You can read my comprehensive review which originally appeared in Photo Techniques Magazine in the summer of 2000, here.
Konica Hexar RF
This camera remains an enigma for me. It seems to have a lot of the features that one would want in a contemporary 35mm RF camera — Leica M mount, motorized film wind and rewind, and a decent viewfinder / rangefinder system with the same lens combination selections as an M6. There is a review at Cameraquest, but if any reader would like to submit a personal hands-on account with this camera I'd be pleased to consider publishing it.
Medium Format Rangefinder Cameras
The rangefinder renaissance isn't limited to 35mm. Mamiya has a their Mamiya 6 and Mamiya 7 models for quite some time and Bronica entered the fray in 2001 with their 645 model Bronica RF. All three of these cameras offer the rangefinder enthusiast alternatives in medium format, from 645 to 6X6 and 6X7. There are other medium format rangefinder cameras available, particular those from Fuji, but because they do not have interchangeable lenses I have excluded them from this survey.
Riding the resurgence of interest in RF cameras Nikon has introduced the S3 Year 2000 Limited Edition. This is a replica of the 1958 Nikon S3 along with a 50mm Nikkor lens. Originally intended only for the Japanese domestic market, apparently they were unable to sell through the whole production run and so they have started to appear in Europe and America as well. The price is about US $5,000.
Leica, not to be outdone, has also brought forth a replica model, this time the O Series, complete with Leitz Anastigmat 50 mm f/3.5 lens. Just like 1924! We're talking serious nostalgia folks. You even have to cap the lens to wind the film. Price is around $2,000.
What About Contax?
There will inevitably be someone who writes to me saying, "Why haven't you included the Contax G1 and G2?" My response is that though these are estimable cameras, and they certainly have very fine lenses, they are not rangefinder cameras. They are autofocus cameras with viewfinders and interchangeable lenses. These latter two attributes are the hallmarks of an RF camera, but for Contax the third attribute, manual rangefinder focusing, is missing.
Why a Rangefinder?
Ok. We've done a survey of available cameras. But the real issue is — why would one want a rangefinder camera, and why has there been a resurgence of interest in them?
There are a number of areas where a RF camera typically excels:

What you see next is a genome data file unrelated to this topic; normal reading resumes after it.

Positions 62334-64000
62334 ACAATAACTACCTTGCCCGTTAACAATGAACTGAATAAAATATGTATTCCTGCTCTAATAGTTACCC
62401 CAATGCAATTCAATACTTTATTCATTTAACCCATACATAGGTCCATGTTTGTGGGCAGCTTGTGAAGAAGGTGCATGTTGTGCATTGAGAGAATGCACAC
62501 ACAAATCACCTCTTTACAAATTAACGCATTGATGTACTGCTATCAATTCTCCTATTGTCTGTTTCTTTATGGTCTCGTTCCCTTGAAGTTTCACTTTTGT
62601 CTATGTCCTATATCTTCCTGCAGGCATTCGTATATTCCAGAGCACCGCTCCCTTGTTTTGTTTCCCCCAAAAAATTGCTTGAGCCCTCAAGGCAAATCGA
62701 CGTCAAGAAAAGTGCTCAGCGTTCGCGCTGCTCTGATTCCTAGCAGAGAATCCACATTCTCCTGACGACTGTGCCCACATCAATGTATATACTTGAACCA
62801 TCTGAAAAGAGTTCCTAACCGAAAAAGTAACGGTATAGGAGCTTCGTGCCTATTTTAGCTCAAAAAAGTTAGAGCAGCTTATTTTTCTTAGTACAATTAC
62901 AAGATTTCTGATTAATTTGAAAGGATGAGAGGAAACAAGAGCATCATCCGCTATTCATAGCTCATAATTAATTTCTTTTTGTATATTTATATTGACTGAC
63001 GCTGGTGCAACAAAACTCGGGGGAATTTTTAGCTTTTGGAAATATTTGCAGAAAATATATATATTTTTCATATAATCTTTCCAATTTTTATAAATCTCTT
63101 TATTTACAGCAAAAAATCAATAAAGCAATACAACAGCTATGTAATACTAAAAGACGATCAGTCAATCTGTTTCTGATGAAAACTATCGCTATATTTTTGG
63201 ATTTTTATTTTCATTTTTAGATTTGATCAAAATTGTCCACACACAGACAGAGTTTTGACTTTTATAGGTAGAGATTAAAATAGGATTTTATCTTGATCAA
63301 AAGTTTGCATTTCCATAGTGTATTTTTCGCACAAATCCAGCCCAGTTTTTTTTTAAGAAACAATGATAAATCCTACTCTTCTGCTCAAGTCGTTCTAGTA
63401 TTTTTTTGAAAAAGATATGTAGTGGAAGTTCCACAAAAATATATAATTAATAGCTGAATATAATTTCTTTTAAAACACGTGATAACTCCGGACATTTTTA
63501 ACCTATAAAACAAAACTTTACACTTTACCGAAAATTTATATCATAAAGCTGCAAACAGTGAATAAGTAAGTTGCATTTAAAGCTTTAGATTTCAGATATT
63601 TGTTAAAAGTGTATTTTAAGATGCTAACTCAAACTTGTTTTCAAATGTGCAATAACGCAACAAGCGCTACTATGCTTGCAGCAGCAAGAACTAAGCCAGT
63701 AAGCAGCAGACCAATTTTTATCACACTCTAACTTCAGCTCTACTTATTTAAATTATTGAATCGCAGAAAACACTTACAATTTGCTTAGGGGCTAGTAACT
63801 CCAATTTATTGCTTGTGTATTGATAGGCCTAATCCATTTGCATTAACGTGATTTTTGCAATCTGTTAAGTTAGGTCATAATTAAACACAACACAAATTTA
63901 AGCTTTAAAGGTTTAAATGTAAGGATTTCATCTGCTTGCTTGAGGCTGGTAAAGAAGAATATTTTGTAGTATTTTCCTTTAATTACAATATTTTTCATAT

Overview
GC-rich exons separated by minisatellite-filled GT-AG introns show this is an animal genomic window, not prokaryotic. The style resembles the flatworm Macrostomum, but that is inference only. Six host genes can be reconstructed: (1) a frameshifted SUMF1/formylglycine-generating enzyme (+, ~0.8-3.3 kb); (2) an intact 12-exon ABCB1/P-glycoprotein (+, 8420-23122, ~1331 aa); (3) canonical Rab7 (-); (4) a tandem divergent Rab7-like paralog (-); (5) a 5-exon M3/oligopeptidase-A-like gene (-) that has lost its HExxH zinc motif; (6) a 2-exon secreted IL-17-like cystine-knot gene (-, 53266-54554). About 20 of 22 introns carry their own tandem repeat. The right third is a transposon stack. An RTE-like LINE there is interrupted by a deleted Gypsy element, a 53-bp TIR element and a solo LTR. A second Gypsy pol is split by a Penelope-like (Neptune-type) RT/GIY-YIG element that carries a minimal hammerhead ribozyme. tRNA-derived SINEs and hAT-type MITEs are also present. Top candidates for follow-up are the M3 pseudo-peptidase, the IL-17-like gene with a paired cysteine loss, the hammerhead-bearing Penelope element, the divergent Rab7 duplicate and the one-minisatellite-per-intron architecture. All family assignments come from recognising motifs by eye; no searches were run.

|Light weight, low bulk, small size|
For back country hiking, vacation travel, street shooting or in any situation where a heavy, bulky SLR would be an impediment, an RF camera is the preferred solution.
Because an RF camera lacks a mirror box, very wide angle lenses do not have to be of retrofocus design. This makes them much smaller than those required by SLRs as well as of typically higher optical quality. A 2 or 3 lens system can therefore easily be carried in the pockets of a sports jacket.
The Leica is the king in this regard. Its cloth focal plane shutter is almost silent. In fact for this reason a Leica is the preferred camera for shooting in theaters, film sound stages and courtrooms.
|Slow Shutter Speeds|
RF cameras don't require a reflex mirror and associated mirror slap and vibration. This allows many users to shoot at one to two shutter speeds slower than with an SLR.
|Seeing Outside The Frame|
Looking through the viewfinder of an RF camera one typically can see outside the frame lines of the lens currently in use. This means that when shooting it's possible to see people or objects moving into the frame before they do so. This makes an RF camera ideal for street shooting.
Though autofocus SLRs are quite accurate, a high quality RF camera with a long baseline rangefinder can focus very precisely.
|The Intimidation Factor|
Because of their significantly smaller size RF cameras are usually taken by the layman as just another point-and-shoot. Whereas a Canon EOS1v or a Nikon F5 says pro, a Leica whispers amateur to the uninitiated. Just the thing for candid street shooting.
Finally, and for many people possibly most importantly, an RF camera dictates a different way of seeing. With an SLR we see the potential photograph on the groundglass. It looks something like the picture we're going to get. That's one of this type of camera's great appeals. With an RF camera though we are looking through the viewfinder at the subject. We are in the photograph, isolating that part which is to be captured. That's why RF cameras excel with wide-angle lenses. The image we see is three dimensional, not flat. A very different way of seeing, more involving, and one that though it takes some getting used to can really invigorate ones visualization.
Downsides can't be ignored. The use of a polarizing filter is complicated because one isn't looking through the lens. Lenses longer that 135mm can't be used, and extreme close-up shooting isn't possible, let alone macro work.
But, with these caveats it's been my experience that for many types of shooting a rangefinder camera offers the photographer versatility, a unique way of seeing, some valuable advantages, and if it's meaningful to you, a link to photography's roots.